In my opinion, we've already reached a point where there is no technical dependency on either of those things. In deference to convention, a lot of apps we see will choose to use such things for some time.
To elaborate, an Ethereum node can bootstrap itself with nothing more than a clue about where it can find a peer. There are lots of ways to do that without involving DNS or HTTP. If you've got Ethereum, you can have a name service. If you've got a name service, you can have IPFS ... and so on.
In practice, developers are faced with decisions about the system requirements. For example, insisting that the user has both an Ethereum full node and an IPFS node (or similar) may alienate too many users to be commercially viable in the near term. Consequently, a lot of the apps we see use a server-side assist. That contains the system requirements to fair assumptions about the user: a browser and an internet connection. It ends up using DNS and HTTP.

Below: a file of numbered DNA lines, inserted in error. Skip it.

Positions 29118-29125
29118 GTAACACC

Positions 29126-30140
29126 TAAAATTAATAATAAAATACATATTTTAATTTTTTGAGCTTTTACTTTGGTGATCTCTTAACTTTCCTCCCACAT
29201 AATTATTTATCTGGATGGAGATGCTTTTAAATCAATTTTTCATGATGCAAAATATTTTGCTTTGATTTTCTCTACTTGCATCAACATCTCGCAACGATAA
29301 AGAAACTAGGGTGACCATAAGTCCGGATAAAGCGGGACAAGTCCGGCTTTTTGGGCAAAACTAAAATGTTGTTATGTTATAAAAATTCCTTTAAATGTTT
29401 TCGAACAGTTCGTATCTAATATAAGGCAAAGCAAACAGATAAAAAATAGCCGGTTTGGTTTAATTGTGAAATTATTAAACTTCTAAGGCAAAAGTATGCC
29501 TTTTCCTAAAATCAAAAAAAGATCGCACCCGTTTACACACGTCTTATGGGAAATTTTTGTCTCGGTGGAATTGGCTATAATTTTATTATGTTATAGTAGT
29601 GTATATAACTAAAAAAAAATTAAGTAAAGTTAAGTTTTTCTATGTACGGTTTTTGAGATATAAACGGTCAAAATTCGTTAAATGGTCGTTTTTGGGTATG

In my opinion, the current state of affairs is analogous to the early days of the internet when the TCP/IP stack and a browser wasn't something to take for granted. Users had to set it up. It wasn't something my mom could set up.
When it's a safe bet that the users will have a stack of distributed services on their end, we'll start to see more fully decentralized apps. It's anyone's guess which staple services will rise to the level of standard equipment. I don't see how DNS or HTTP are required from a technical standpoint, but they are useful.
Great question. It will be interesting to see what others think about this.